Like other 401k plans, the Vanguard plan allows employees to have a percentage of their pretax pay dedicated to the plan, with employers matching up to a set amount that varies from one employer to another. Contributions are then invested so that the money grows over time. However, it may become necessary to withdraw money from your Vanguard 401k. Before you do so, it's important that you understand the terms of withdrawal.
What Withdrawal Means
There's more than one way to access money in your Vanguard retirement plan. People often choose to take a loan against the balance of their plans, for instance. However, a true withdrawal is defined by Vanguard as a "permanent removal of all or a portion of the assets from your plan account."
Applying for Withdrawal
Vanguard requires plan holders to submit an online application before it authorizes a withdrawal. The application asks you why you're withdrawing from your plan, giving you options such as "hardship," "rollover" and "59 1/2," which refers to the age at which you can access the plan without special penalties.
The application also explains various important terms, which can differ from one employer's 401k plan to another. Such terms might include the approval of the plan sponsor — your employer — before the money is released and whether supporting documentation is required as to the purpose of the withdrawal.
Video of the Day
Depending on the reason for your withdrawal, your plan may require that before withdrawing from the plan, you take all available loans against it first. Depending on the reason for the hardship, you may be allowed to withdraw from the plan as often as once a day or as little as once a year. If you take a hardship withdrawal, you also can't contribute to the plan again for six months.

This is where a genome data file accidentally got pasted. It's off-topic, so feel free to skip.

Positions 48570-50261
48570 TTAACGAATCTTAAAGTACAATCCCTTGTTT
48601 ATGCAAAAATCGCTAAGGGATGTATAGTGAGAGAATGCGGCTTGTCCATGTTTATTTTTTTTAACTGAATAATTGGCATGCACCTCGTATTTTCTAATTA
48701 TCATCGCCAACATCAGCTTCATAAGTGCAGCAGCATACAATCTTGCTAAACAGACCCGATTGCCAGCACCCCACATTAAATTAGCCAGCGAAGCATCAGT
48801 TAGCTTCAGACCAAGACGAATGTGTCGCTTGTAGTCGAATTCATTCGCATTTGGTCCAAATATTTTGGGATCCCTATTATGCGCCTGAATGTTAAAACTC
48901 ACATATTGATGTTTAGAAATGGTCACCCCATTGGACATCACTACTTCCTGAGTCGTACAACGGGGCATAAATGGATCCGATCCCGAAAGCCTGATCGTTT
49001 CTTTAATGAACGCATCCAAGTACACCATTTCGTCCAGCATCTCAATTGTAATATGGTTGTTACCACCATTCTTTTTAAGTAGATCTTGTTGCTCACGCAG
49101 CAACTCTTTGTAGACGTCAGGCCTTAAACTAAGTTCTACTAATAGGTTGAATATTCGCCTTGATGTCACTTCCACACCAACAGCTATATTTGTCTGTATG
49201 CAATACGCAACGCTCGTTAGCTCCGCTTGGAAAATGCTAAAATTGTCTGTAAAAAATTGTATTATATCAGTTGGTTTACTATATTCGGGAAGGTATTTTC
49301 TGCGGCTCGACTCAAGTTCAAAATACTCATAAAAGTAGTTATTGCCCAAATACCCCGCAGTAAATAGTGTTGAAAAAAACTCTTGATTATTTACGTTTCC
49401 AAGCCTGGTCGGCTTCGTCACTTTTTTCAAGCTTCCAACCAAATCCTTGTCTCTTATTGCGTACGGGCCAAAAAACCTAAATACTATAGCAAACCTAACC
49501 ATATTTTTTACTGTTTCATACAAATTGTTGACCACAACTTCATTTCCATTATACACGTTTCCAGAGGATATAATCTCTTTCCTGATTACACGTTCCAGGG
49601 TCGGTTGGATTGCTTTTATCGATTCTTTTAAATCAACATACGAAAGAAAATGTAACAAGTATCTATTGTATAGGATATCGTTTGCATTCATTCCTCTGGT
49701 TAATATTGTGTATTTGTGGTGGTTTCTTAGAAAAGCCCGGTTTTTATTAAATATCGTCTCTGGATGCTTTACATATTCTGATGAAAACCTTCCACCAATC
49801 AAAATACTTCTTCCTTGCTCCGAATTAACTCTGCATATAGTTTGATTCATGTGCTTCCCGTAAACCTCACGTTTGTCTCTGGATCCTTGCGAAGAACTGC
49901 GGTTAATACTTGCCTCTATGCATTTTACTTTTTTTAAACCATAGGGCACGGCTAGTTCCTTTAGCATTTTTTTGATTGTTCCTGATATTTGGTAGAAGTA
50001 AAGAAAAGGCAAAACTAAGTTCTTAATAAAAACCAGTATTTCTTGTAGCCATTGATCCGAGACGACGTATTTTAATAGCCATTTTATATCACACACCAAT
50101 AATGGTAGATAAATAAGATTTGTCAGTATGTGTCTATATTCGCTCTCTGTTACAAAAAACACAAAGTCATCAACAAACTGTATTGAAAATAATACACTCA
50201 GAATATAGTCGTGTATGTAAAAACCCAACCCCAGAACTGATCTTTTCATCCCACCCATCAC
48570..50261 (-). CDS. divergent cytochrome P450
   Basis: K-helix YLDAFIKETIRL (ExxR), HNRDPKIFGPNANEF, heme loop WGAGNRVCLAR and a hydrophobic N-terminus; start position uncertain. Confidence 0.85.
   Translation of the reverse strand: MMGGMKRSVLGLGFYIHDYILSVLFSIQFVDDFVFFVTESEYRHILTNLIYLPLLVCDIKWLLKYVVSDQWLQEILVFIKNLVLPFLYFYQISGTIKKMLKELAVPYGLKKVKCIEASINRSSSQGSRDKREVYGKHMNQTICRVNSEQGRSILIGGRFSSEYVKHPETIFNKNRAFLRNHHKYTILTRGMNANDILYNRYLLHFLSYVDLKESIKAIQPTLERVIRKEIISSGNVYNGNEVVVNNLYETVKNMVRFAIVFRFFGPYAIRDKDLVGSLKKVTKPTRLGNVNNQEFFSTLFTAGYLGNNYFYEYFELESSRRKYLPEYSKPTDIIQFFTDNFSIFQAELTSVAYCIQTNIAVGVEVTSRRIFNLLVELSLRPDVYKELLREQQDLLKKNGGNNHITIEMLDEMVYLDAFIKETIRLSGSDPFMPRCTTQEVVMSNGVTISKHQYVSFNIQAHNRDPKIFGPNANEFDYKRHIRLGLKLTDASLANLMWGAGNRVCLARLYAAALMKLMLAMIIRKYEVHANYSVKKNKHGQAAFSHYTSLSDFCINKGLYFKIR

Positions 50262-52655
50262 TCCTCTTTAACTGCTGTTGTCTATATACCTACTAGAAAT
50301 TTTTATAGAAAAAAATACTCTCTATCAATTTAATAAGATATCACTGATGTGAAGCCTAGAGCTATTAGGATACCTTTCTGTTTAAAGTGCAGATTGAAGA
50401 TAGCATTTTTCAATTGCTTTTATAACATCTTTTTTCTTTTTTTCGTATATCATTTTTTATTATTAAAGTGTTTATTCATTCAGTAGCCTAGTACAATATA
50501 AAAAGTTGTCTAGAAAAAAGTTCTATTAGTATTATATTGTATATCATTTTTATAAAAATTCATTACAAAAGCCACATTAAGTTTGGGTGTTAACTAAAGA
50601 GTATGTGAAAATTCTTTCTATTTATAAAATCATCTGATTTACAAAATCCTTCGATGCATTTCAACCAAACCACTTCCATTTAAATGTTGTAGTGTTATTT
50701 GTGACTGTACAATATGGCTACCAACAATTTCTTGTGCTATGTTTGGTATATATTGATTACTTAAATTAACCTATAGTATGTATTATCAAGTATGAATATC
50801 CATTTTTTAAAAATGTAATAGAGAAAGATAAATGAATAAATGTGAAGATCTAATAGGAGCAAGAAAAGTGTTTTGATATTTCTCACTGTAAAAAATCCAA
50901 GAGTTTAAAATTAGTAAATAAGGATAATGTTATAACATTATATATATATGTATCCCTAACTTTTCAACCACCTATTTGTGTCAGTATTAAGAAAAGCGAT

Certain terms of withdrawal apply not just to Vanguard 401k plans but to all such plans. For one, if you're married, you need to submit written consent from your spouse for the withdrawal. Additionally, program participants have 60 days from the time a withdrawal is made to roll the money into another type of retirement plan before the money becomes taxable. Monies withdrawn from a plan and not rolled over into a different plan are subject to a 20 percent tax withholding. Additionally, plan participants under the age of 59 1/2 are also subject to an additional 10 percent tax penalty, although there are exceptions to this specified by the Internal Revenue Service, such as for withdrawals made to a plan participant to a beneficiary after the participant's death; because the money is needed as the result of a major disaster for which the IRS has granted relief; or because the individual making the withdrawal has a qualifying disability.